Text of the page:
4. Ice cream
I know what you’re thinking. Duh — this one is too easy; no one thinks that ice cream is beneficial to your health. What may be less obvious though is that it’s possible that we may eat more ice cream in the summer (more ice cream trucks, baseball games, and standalone stands available in summer months) and it’s even more possible that we are also grossly underestimating the size of a serving. A serving of ice cream is ½ cup. That’s about ½ a baseball or ½ a scoop and that weighs in around 150 calories. You’re probably thinking not so bad, but the average “small” is actually more like 1 cup, or 300 calories. So, even if you’re being “good” and assuming you’re not putting any toppings on (hot fudge, peanut butter cups, whip cream) you’re still ingesting 300 calories. (Remember how many extra calories I told you needed daily to gain a pound a week? You’re almost there.) Further, studies show that components in ice cream actually make your brain less likely to send a signal that you’ve had enough, making you more likely to take one more (or 100 more) licks. Looking for a better option? A “kiddie” cup or cone (in a cake cone) will be closer to that 1/2 cup serving.
Finally, now that frozen yogurt joints are everywhere, we’re piling up our cups in that area too. The cups at self-serve frozen yogurt establishments are not small in any way, shape, or form and the toppings are never-ending, making your calories never ending as well.
I’ve left the best for last. It’s the food that we probably eat more frequently in the summer, the food that entire festivals are themed after and the food that’s completely drowning in sugar (in the food industry this “sugar” is referred to as “barbecue sauce”). Two slabs of ribs will put you close to 500 calories. And after you add in the sauce, you’re around 750 calories and 50 grams of sugar. That’s right, 50 grams of sugar. That’s the same amount of sugar in 2.5 doughnuts or two candy bars. Calories, fat, and sugar... you get the picture.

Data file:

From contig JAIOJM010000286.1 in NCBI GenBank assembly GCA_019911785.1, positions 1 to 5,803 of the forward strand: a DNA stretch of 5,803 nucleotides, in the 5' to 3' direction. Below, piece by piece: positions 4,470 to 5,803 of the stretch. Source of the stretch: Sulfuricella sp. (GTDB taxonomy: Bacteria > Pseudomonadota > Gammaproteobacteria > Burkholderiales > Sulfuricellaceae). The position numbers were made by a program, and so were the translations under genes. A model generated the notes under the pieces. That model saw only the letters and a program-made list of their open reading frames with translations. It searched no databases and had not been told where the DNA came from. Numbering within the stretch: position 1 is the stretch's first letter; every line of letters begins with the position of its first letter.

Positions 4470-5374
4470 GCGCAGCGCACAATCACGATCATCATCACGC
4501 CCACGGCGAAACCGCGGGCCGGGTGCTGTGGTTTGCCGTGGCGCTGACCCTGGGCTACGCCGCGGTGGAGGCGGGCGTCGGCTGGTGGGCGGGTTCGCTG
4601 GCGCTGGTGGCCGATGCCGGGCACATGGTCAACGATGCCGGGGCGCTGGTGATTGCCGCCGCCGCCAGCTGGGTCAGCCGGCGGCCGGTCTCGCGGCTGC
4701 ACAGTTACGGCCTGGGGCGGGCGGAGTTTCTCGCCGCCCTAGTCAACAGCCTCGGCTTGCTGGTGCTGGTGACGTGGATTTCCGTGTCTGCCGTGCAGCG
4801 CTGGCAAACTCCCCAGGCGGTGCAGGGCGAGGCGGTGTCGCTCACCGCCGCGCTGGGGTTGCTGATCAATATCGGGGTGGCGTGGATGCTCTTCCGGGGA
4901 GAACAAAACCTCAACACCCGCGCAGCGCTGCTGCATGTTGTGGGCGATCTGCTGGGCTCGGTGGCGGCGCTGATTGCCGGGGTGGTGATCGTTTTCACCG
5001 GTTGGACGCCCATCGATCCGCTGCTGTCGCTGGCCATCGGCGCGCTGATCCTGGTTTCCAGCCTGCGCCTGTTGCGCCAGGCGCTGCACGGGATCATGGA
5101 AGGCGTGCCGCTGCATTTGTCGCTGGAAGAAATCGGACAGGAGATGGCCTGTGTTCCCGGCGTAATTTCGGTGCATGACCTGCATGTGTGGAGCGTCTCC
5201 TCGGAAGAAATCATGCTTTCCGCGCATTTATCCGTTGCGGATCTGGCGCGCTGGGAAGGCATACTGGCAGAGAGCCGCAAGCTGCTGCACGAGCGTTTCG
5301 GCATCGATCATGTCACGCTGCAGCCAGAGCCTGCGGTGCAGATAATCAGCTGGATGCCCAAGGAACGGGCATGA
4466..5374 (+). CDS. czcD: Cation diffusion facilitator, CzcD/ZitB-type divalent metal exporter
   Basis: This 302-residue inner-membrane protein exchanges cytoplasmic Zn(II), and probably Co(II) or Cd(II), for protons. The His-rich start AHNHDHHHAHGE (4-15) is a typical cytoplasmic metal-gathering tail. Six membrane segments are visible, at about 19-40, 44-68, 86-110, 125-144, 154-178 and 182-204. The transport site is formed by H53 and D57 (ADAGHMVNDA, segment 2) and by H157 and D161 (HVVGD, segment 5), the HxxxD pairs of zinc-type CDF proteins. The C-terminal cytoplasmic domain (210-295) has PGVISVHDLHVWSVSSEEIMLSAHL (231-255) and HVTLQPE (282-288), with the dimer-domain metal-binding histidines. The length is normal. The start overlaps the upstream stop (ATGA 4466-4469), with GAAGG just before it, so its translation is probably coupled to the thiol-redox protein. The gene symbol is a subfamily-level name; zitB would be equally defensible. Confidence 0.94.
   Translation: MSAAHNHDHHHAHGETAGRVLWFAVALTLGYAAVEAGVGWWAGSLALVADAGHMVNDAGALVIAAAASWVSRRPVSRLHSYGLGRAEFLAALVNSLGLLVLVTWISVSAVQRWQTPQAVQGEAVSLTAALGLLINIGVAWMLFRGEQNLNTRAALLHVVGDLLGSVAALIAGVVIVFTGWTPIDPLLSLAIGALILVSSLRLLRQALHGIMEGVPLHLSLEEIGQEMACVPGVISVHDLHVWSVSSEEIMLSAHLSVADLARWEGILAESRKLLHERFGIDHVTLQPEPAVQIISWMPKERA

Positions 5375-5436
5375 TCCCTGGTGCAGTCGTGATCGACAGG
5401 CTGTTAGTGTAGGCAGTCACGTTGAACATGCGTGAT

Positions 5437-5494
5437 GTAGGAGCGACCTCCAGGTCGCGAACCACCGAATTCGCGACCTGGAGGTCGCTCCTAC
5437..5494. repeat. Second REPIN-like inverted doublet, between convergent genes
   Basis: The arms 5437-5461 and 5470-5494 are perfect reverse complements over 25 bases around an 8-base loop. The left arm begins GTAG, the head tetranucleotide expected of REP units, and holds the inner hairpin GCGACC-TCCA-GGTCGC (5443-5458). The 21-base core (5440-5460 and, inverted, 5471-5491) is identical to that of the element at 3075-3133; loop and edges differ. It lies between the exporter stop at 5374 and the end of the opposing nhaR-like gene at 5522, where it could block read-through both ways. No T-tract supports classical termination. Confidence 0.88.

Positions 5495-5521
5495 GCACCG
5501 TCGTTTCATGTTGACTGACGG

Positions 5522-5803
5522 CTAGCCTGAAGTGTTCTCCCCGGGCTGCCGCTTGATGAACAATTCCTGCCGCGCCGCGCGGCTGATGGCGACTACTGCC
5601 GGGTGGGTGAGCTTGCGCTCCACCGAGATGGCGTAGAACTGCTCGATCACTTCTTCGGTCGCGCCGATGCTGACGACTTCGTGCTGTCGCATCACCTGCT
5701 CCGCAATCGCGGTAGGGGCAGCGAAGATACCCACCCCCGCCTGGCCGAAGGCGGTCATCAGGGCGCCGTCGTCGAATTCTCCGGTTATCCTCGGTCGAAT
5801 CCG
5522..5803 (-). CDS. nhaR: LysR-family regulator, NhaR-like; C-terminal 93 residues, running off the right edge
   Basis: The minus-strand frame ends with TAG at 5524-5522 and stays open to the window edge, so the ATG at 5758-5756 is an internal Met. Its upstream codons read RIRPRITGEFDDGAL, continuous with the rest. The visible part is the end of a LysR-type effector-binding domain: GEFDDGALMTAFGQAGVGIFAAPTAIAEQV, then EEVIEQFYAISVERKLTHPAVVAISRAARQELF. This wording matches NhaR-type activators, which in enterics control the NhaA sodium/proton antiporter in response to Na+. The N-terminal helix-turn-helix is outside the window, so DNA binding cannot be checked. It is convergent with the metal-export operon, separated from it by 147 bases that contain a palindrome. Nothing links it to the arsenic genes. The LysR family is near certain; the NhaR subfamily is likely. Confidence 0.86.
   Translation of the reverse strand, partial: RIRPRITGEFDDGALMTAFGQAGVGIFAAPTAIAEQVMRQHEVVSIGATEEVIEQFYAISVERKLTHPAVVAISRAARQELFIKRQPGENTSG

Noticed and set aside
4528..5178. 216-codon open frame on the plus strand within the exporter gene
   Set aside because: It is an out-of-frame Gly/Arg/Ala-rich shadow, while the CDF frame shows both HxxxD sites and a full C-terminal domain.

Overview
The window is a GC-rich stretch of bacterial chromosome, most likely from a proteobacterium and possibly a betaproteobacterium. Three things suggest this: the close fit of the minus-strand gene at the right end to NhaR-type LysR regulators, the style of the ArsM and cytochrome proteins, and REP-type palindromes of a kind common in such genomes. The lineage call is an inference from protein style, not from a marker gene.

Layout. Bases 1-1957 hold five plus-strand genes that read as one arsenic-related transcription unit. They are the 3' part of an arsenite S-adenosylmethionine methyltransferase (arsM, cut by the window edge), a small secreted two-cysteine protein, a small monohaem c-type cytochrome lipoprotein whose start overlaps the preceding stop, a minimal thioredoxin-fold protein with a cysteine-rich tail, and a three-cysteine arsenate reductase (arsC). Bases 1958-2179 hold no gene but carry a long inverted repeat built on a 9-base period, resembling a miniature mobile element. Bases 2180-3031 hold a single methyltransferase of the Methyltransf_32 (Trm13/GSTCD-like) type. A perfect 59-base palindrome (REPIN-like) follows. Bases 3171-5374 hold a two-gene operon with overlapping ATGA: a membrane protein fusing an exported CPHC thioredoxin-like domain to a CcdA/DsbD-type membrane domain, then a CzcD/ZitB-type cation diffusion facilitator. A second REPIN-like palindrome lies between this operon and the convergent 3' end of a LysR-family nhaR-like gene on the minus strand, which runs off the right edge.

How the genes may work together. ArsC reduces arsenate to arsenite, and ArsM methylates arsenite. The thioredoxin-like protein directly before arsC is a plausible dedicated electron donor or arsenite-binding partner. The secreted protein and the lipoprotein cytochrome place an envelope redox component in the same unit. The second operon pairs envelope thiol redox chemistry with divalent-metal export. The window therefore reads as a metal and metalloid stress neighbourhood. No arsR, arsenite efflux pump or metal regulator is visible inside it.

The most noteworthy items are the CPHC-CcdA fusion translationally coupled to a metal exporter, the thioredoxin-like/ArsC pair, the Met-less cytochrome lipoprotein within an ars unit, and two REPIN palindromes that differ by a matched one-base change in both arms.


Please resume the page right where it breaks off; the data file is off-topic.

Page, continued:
You don’t need to swear these foods off completely this summer. You just need to be mindful of how much of them you’re eating, and how often. Having a ½ cup serving of ice cream every week isn’t going to kill your diet, for example. It’s what you’re probably having as a serving coupled with the other summer foods that are literally tipping the scales. Enjoy your summer, but set it up so that you’re not living with regret when the leaves start turning.
Follow Kristin Kirkpatrick, M.S., R.D., L.D. on Twitter:www.twitter.com/KRISTINKIRKPAT